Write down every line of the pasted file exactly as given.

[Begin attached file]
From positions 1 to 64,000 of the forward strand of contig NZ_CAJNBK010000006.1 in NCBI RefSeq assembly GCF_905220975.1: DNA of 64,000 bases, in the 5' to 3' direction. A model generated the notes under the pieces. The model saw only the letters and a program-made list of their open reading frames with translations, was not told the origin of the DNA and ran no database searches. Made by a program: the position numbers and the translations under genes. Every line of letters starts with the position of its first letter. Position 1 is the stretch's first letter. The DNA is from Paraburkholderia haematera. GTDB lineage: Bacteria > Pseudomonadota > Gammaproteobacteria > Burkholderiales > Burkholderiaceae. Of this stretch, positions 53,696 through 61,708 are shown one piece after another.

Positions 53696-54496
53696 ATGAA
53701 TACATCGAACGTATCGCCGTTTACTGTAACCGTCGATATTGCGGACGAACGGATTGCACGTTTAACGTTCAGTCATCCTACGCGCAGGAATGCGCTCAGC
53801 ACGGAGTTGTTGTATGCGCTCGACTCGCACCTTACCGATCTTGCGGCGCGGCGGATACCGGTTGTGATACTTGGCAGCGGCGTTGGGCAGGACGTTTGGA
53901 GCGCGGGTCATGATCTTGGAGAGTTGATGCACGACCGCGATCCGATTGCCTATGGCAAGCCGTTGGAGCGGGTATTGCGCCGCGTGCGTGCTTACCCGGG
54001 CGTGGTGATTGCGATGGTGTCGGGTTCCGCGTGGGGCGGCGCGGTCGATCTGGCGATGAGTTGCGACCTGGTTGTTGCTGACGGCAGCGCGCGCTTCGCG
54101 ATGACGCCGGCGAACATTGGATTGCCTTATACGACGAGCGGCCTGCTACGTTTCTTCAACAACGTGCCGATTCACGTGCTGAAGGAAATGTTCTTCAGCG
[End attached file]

From positions 1 to 64,000 of the forward strand of contig NZ_CAJNBK010000006.1 in NCBI RefSeq assembly GCF_905220975.1: DNA of 64,000 bases, in the 5' to 3' direction. A model generated the notes under the pieces. The model saw only the letters and a program-made list of their open reading frames with translations, was not told the origin of the DNA and ran no database searches. Made by a program: the position numbers and the translations under genes. Every line of letters starts with the position of its first letter. Position 1 is the stretch's first letter. The DNA is from Paraburkholderia haematera. GTDB lineage: Bacteria > Pseudomonadota > Gammaproteobacteria > Burkholderiales > Burkholderiaceae. Of this stretch, positions 53,696 through 61,708 are shown one piece after another.

Positions 53696-54496
53696 ATGAA
53701 TACATCGAACGTATCGCCGTTTACTGTAACCGTCGATATTGCGGACGAACGGATTGCACGTTTAACGTTCAGTCATCCTACGCGCAGGAATGCGCTCAGC
53801 ACGGAGTTGTTGTATGCGCTCGACTCGCACCTTACCGATCTTGCGGCGCGGCGGATACCGGTTGTGATACTTGGCAGCGGCGTTGGGCAGGACGTTTGGA
53901 GCGCGGGTCATGATCTTGGAGAGTTGATGCACGACCGCGATCCGATTGCCTATGGCAAGCCGTTGGAGCGGGTATTGCGCCGCGTGCGTGCTTACCCGGG
54001 CGTGGTGATTGCGATGGTGTCGGGTTCCGCGTGGGGCGGCGCGGTCGATCTGGCGATGAGTTGCGACCTGGTTGTTGCTGACGGCAGCGCGCGCTTCGCG
54101 ATGACGCCGGCGAACATTGGATTGCCTTATACGACGAGCGGCCTGCTACGTTTCTTCAACAACGTGCCGATTCACGTGCTGAAGGAAATGTTCTTCAGCG